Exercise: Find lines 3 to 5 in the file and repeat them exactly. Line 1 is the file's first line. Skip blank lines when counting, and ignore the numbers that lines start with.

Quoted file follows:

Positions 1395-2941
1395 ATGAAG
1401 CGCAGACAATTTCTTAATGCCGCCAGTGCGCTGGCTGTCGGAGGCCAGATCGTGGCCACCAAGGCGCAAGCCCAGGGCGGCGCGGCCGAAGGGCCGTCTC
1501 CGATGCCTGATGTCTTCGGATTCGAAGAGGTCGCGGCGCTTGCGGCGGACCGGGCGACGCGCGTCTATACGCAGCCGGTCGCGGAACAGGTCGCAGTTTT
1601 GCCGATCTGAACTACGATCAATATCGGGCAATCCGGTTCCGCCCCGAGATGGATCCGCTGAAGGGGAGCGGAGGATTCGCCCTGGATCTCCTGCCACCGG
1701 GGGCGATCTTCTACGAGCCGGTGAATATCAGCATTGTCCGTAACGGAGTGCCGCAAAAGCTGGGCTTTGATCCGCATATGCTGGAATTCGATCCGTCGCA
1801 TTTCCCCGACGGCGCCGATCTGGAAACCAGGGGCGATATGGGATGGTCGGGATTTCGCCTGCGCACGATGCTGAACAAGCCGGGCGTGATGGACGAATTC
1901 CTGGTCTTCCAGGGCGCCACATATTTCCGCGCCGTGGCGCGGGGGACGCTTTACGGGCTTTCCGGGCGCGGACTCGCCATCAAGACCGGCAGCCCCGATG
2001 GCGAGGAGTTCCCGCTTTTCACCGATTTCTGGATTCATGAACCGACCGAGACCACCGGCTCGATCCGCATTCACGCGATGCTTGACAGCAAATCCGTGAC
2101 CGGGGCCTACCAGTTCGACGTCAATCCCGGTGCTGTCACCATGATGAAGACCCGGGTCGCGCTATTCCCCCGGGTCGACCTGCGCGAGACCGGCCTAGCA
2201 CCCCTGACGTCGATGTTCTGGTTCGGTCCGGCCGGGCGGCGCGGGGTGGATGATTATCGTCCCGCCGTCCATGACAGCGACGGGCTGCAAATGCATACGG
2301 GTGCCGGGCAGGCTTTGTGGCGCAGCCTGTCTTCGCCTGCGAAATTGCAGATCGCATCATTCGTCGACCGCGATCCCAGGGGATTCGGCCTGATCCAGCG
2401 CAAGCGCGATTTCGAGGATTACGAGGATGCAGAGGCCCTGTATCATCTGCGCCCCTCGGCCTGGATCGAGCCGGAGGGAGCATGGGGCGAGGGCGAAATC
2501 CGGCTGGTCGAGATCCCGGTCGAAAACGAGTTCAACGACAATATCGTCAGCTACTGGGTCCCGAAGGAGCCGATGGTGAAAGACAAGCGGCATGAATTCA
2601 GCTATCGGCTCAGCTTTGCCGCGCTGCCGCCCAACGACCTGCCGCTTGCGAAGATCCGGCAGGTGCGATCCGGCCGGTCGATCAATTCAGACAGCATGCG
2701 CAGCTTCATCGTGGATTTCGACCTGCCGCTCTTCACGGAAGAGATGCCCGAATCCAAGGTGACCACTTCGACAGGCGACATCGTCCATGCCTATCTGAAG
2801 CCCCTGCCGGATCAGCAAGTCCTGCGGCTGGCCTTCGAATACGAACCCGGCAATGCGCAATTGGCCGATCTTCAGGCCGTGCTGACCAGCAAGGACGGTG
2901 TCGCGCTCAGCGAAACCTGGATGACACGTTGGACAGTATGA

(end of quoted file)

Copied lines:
1401 CGCAGACAATTTCTTAATGCCGCCAGTGCGCTGGCTGTCGGAGGCCAGATCGTGGCCACCAAGGCGCAAGCCCAGGGCGGCGCGGCCGAAGGGCCGTCTC
1501 CGATGCCTGATGTCTTCGGATTCGAAGAGGTCGCGGCGCTTGCGGCGGACCGGGCGACGCGCGTCTATACGCAGCCGGTCGCGGAACAGGTCGCAGTTTT
1601 GCCGATCTGAACTACGATCAATATCGGGCAATCCGGTTCCGCCCCGAGATGGATCCGCTGAAGGGGAGCGGAGGATTCGCCCTGGATCTCCTGCCACCGG